1/3/2017 3:14:37 PM
January 9, 2017
By Mark Terry, BioSpace.com Breaking News Staff
Morphic Therapeutic is translating work from Timothy Springer’s laboratory. Springer, the company’s founder, is the Latham Professor at Harvard Medical School
and Boston Children’s Hospital, and has been developing new therapies for immunological, fibrotic, neoplastic and vascular diseases.
Springer discovered integrins in the 1980s, which led to six injectable integrin therapies approved for multiple sclerosis (MS), ulcerative colitis, Crohn’s disease, plaque psoriasis, acute coronary syndrome and complications during percutaneous coronary intervention.
Integrins are receptors found on the surface of approximately 90 percent of human cells. Although their role is not completely understood, they are believed to play a part in cell survival, differentiation and migration.
“This is a tremendously exciting time in drug development, when scientific understanding has advanced significantly, creating a clear path forward for effective targeting of the integrin family using rationally designed small molecules,” said Praveen Tipirneni, Morphic’s president and chief executive officer, in a June 2016 statement.
Tim Springer—founder, board member, scientific advisory board. Springer discovered integrins and ligands in the 1980s while an immunologist and biophysicist at Harvard Medical School and Boston Children’s Hospitals. He has formed LeukoSite and Scholar Rock, in addition to Morphic.
Praveen Tipirneni—president and chief executive officer. Before joining Morphic, Tipirneni was senior vice president of corporate development and global strategy at Cubist Pharmaceuticals (MRK).
Bruce Rogers—chief scientific officer. Most recently, Rogers was head of Neuro-Opportunities at Pfizer (PFE).
Alex Lugovskoy—chief development officer. Prior to joining Morphic, Lugovskoy was vice president of therapeutics at Merrimack Pharmaceuticals (MACK). Before that he was associate director of Drug Discovery at Biogen (BIIB).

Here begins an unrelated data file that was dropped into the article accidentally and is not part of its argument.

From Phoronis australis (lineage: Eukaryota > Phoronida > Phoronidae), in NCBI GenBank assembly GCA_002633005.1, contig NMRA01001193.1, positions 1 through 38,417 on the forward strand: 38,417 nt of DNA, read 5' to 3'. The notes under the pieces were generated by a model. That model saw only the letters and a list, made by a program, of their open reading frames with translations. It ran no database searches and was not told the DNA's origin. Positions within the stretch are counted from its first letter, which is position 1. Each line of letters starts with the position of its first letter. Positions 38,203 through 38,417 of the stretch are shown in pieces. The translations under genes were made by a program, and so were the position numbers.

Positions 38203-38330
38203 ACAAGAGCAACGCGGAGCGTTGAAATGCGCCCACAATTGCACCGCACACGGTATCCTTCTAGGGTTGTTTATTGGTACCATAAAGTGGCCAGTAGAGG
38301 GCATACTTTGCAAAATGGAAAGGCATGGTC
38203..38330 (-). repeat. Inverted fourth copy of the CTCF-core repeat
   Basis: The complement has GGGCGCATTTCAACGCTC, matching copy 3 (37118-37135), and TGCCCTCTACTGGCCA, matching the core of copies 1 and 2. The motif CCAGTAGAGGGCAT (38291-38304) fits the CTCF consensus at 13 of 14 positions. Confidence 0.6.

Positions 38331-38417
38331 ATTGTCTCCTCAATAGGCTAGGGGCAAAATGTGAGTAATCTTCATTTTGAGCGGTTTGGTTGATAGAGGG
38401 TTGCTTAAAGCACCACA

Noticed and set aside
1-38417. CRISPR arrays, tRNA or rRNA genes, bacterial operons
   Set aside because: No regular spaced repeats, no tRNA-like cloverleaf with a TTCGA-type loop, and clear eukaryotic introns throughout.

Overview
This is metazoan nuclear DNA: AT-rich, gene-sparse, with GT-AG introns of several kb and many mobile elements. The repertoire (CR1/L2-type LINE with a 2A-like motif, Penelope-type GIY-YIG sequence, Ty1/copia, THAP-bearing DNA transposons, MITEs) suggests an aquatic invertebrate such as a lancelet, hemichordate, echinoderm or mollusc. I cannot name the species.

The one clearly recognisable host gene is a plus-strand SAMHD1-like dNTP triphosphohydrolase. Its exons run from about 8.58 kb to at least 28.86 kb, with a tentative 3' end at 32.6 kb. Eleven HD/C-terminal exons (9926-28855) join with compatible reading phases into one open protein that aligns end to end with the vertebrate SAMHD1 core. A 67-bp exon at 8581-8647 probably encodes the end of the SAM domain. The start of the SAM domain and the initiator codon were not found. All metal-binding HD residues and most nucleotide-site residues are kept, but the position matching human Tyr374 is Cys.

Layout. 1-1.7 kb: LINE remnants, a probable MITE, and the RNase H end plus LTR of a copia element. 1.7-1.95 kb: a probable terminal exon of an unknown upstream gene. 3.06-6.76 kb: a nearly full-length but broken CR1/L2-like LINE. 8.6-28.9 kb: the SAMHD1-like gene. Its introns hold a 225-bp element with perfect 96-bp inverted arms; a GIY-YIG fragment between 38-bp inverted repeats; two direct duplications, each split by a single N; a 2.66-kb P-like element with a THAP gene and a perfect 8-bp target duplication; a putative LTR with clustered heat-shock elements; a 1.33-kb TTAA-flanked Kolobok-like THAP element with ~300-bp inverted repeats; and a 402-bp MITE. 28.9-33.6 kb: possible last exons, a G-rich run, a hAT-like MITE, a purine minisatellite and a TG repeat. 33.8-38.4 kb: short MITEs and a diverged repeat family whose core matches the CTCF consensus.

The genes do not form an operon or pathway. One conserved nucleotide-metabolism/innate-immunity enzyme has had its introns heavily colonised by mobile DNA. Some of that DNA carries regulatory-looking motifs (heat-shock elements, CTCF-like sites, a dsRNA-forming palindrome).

Blaise Lippa—head of chemistry. Before Morphic, Lippa was a senior director of medicinal chemistry at Cubist Pharmaceuticals.
Robert Farrell Jr.—vice president of finance/operations and treasurer. Prior to joining Morphic, Farrell was vice president of Finance and Administration and Treasurer of Genocea Biosciences (GNCA).
In June 2016, Morphic completed a Series A financing round worth $51.5 million. It was co-led by SR One and Pfizer Venture Investments, and joined by Omega Funds and AbbVie Ventures. Founding investors were Polaris Partners, TA Springer, Schrodinger, and ShangPharma Investment Group.
Integrins showed a great deal of promise early on, but ran into problems with dangerous side effects. New research out of Springer’s laboratory has the company convinced that it has a way around side effects now. An example of a successful integrin-directed antibody is Biogen’s Tysabri (natalizumab) for multiple sclerosis.
Morphic has since used X-ray crystallography to study integrins’ molecular structure and found that they “morph” into different shapes. That means that if you make a specific antibody that inhibits an integrin in the closed state, and it does the job well, it can also have the opposite effect, by stimulating another activity. That can create side effects or make the disease worse.
Tipirneni indicated that there are around 24 known members of the integrin family, and about 15 seem to be good prospects for drug targets.
Of course, Biogen has worked in this area, as well as Takeda Pharmaceuticals (TKPYY). More directly overlapping is Pliant Therapeutics, as well as Nimbus Therapeutics.
What to Look For
The company has indicated it plans to move forward simultaneously in several areas. Inflammatory bowel disease is a high priority, basing some of that on the recent success of Takeda Pharmaceuticals, which has Entyvio that targets a member of the integrin family, and is projected to have peak annual sales of $2.5 billion. Another focus is fibrosis, as well as cancer.
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